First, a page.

During the first week of the Missouri football team’s summer practice, junior linebacker James Kinney said receiver Jason Ray was the most impressive freshman in camp. Three days later, Kinney had added a name to the list.
“I forgot to tell you about Victor Sesay,” Kinney said. “He’s real good, too.”
Ray probably wasn’t too upset about the company at the top, though, because Sesay, a tight end, is a junior.
Ray, 6 feet 2, 200 pounds, has turned heads since the Tigers started practicing Aug. 6 and is one of a handful of freshmen with a chance to play right away. Like the rest of Missouri’s impressive recruiting class, though, Ray is in the dark about whether he will be redshirted this season.
“It can be stressful, but I’m just keeping everything in perspective and going with the flow,” Ray said. “I just play hard and whatever happens happens.”
If there’s anything that can be said about Ray, it’s that he works as hard as anyone on the field. Ray’s work ethic over the summer impressed Kinney, and receivers coach Andy Hill also noticed it.
“He plays hard and is really intent on doing things right,” Hill said. “Those two things combined give him a good chance to succeed.”
As a senior at Broken Arrow (Okla.) High, Ray played in the state championship game in addition to being a National Honor Society member. His desire to learn is clear in his attitude toward football as well.
“I think I’ve been doing pretty well,” Ray said. “There’s always room for improvement, though.”
For now, Ray doesn’t know whether he will make those improvements in game situations or as a member of the scout team while redshirting. Either way, he said, his goal is simple.
“As a competitor you want to get out there and play right away,” Ray said. “You want to contribute to the team in any way you can. I feel if I’m redshirted I can contribute in other ways.”
So far, Ray has worked out mostly with the second- and third-team offenses, catching passes from backup quarterbacks Sonny Riccio, Brandon Coleman and Josh Arnold.
If Ray stays at the pace he’s on, it won’t be long before he’s on the other end of Brad Smith’s passes. As usual, though, Ray said he doesn’t think about that. He’s just working hard and doing his job.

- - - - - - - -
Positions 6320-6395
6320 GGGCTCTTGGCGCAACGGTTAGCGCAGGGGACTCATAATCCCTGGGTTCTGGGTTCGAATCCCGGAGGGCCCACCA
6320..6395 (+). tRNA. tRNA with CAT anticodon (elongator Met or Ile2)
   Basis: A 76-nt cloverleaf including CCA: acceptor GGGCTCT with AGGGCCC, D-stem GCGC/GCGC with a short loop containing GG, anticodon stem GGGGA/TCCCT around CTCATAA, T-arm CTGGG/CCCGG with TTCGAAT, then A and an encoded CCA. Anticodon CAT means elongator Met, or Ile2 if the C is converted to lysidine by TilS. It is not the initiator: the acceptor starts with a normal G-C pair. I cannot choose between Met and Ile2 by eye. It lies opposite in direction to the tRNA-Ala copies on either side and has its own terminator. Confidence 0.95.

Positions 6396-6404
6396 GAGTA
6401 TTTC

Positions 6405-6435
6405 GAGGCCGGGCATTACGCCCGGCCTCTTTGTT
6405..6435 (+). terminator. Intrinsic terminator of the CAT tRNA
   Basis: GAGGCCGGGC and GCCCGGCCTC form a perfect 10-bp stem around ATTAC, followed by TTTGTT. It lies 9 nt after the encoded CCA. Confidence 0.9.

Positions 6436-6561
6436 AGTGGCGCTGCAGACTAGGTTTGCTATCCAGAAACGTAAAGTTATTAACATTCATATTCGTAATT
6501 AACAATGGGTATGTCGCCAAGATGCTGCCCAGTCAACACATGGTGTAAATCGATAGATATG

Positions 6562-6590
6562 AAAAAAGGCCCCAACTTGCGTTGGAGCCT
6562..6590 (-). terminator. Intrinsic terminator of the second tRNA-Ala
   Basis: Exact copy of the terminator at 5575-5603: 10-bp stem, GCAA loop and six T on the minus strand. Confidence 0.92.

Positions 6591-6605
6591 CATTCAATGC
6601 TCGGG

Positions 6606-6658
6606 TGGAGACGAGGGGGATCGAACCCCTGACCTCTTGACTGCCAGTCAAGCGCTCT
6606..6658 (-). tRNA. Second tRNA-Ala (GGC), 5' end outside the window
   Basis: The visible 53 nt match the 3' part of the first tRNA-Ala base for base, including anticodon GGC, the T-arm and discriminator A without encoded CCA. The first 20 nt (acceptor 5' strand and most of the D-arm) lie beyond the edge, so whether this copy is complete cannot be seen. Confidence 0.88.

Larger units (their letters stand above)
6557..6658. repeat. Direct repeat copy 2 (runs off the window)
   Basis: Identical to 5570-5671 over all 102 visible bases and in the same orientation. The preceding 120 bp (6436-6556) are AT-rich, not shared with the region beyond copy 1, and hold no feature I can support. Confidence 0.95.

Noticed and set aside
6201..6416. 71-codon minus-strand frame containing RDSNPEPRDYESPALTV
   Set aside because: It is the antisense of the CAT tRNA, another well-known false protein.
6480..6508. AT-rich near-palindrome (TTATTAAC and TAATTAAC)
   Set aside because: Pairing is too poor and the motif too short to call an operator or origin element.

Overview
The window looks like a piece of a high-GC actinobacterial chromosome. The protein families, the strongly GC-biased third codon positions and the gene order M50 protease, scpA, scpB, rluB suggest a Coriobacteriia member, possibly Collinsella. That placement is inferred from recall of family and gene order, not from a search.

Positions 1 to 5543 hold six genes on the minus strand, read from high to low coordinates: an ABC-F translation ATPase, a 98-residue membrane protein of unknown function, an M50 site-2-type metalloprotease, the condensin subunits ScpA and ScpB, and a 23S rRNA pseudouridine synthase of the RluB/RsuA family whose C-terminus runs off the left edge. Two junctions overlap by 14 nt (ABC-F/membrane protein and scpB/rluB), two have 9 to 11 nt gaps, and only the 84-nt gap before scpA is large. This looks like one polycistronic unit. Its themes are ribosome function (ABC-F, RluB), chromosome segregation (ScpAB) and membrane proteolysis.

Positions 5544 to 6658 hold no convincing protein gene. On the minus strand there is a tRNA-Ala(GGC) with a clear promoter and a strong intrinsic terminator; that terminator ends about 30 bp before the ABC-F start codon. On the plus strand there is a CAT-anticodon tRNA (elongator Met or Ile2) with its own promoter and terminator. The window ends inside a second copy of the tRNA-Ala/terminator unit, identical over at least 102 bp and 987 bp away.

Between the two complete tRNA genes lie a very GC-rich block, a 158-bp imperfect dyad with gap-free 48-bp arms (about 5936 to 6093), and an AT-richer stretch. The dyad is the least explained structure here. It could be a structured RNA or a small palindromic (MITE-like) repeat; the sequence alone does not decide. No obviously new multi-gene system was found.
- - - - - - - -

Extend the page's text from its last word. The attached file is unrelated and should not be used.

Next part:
“I just go out and catch the balls no matter who is throwing them,” Ray said.
ALIVE AND KICKIN’: Sophomore Alex Pettersen, who started last season as the first-string kicker before losing the job to Mike Matheny, has reclaimed the top spot on the depth chart, coach Gary Pinkel said.
“That competition, that’s not over with,” Pinkel said. “A decision is going to have to be made. Right now, Pettersen is No. 1, but we’ll have to see what happens.”
Pettersen has been longer and more accurate than Matheny in practice and made field goals of 32, 44 and 48 yards in Saturday’s scrimmage.
“I’m feeling real good,” Pettersen said. “I need more reps, so I can feel even more comfortable out there with the first team.”
Pettersen said he feels more confident than he did last year, and it has shown. He has been nearly automatic inside 40 yards, and he knows it.
“The only way I can miss is just getting lazy and not doing what I was taught to do,” Pettersen said.
DWINDLING D-LINE: Missouri’s inexperienced defensive line is losing depth more quickly than the Missouri River this week.
“There’s no question it’s a concern,” Pinkel said. “But other than being concerned, you can’t do much about it. We have a relatively inexperienced defensive line, but we also have a lot of talent there.”
Redshirt freshman Brian Smith is practicing again after missing two days with an eye infection, but junior Terrell Mills left the team and freshman Xzavie Jackson had surgery on a broken foot Sunday.
Pinkel said Jackson’s surgery was successful and he hopes to have Jackson back in three or four weeks.
“Hopefully, we’ll get him back,” Pinkel said. “He’s a really good, young, talented athlete that has the physical maturity needed to play at defensive line as a freshman in this league. But he also needs a lot of work.”